News / Halifax

Staff recommend committee approve 'Governor’s Plaza' development in downtown Halifax

Killam Properties is proposing the eight-storey 'Governor’s Plaza' residential building for the corner of Hollis and Bishop streets in downtown Halifax.

Killam Properties' Governor's Plaza building, an eight-storey residential development proposed for 1451 and 1435 Hollis St., at the corner of Bishop Street, in Halifax.

Contributed/WSP/Architecture 49

Killam Properties' Governor's Plaza building, an eight-storey residential development proposed for 1451 and 1435 Hollis St., at the corner of Bishop Street, in Halifax.

A development for Hollis Street is headed to Halifax’s Design Review Committee on Thursday with a recommendation to give it to the go ahead.

Killam Properties is proposing an eight-storey residential building for the corner of Hollis and Bishop streets, right behind the Alexander building being built on Lower Water Street. The building, dubbed Governor’s Plaza, would stand next to Benjamin Weir House, a heritage property.

Governor’s Plaza would have 48 units, more than half of them with two bedrooms, landscaped terraces, common rooftop amenity space and 16 underground parking spaces.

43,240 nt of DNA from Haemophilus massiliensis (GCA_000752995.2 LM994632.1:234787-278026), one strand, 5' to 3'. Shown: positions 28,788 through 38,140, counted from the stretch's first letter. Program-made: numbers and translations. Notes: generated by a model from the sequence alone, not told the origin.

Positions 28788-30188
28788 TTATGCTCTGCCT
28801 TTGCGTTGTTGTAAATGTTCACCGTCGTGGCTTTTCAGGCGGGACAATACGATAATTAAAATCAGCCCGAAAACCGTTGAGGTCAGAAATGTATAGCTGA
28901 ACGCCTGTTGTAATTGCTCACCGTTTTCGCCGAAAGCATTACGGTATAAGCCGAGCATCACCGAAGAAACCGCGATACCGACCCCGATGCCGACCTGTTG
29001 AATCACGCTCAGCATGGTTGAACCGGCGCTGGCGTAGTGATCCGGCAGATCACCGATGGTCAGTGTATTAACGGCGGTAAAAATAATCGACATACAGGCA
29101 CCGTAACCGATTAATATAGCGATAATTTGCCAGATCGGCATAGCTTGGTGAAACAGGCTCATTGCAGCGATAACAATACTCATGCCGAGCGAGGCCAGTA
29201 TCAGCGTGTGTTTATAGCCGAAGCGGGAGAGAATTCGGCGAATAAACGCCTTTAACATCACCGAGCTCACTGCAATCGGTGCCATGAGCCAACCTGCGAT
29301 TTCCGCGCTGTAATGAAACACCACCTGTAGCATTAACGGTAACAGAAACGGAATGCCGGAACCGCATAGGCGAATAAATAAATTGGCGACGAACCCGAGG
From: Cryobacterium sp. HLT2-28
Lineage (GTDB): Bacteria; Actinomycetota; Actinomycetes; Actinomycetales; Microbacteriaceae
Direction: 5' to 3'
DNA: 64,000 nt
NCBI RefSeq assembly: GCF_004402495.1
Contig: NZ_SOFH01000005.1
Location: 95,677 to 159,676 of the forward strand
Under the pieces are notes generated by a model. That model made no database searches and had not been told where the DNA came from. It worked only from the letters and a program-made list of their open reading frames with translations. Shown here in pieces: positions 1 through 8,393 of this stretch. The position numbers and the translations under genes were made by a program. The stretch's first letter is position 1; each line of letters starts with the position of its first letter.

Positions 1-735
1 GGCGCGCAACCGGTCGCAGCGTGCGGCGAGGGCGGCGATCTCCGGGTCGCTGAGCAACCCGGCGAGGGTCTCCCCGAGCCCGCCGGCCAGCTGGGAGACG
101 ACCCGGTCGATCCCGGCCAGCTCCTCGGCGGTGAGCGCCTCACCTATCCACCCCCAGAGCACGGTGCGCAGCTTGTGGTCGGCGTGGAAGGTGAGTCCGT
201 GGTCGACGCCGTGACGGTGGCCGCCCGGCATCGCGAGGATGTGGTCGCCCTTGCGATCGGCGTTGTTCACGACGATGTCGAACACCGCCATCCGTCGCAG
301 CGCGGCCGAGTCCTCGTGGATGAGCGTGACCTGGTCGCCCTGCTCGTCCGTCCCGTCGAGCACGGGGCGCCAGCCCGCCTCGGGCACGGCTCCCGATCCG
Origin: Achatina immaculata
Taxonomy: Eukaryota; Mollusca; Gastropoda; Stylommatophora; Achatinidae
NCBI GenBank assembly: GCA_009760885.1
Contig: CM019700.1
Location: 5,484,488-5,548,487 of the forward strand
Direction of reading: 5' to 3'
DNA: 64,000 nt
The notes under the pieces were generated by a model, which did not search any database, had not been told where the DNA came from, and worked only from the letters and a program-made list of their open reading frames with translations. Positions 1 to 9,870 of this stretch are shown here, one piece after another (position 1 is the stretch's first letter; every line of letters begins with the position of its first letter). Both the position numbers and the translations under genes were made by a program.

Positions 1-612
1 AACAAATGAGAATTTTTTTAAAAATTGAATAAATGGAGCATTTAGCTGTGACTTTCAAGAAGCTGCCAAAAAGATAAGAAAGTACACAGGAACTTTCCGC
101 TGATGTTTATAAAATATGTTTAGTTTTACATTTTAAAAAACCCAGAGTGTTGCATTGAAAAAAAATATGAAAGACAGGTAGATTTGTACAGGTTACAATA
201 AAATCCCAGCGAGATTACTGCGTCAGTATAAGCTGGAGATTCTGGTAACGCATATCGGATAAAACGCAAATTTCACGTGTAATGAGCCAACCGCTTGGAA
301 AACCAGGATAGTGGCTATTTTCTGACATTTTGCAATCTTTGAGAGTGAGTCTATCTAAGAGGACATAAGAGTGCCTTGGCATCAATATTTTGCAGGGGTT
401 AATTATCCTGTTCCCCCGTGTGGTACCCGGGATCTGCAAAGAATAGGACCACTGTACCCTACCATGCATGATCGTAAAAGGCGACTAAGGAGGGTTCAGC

"The design draws from the historic aesthetic of the neighbourhood, its volumes articulated to harmonize between traditional and modern architectural styles," reads a post on Killam's website.

The building doesn’t conform to the Downtown Halifax land-use bylaws, with a lower than required ground floor height and streetwall height, and a higher than allowed maximum height on portions of the eighth storey.

The rationale for two of the variances comes back to the building’s proximity to Benjamin Weir House. The ground floor was kept lower to line up the windows with those on Benjamin Weir House, and part of the streetwall is 2.5 metres shorter than required, in order to line up with the heritage property’s roofline.

One section of the eighth storey is higher than allowed. The design rationale submitted by WSP Canada and Architecture 49 said this is necessary to meet National Building Code requirements for stairwells.

A wind study done for the proposal said that wind conditions on the sidewalk are “appropriate” on Hollis and Bishop streets, but the corner could be “uncomfortable during winter months,” which it said is typical in downtown Halifax.

Public engagement on the proposal was done through the developer’s website and a public open house meeting held in October 2017, but the staff report doesn’t include any feedback from the meeting.

Municipal staff recommend the Design Review Committee, which approves developments based on the municipality’s design manual, give the proposal the green light. The committee meets Thursday afternoon.

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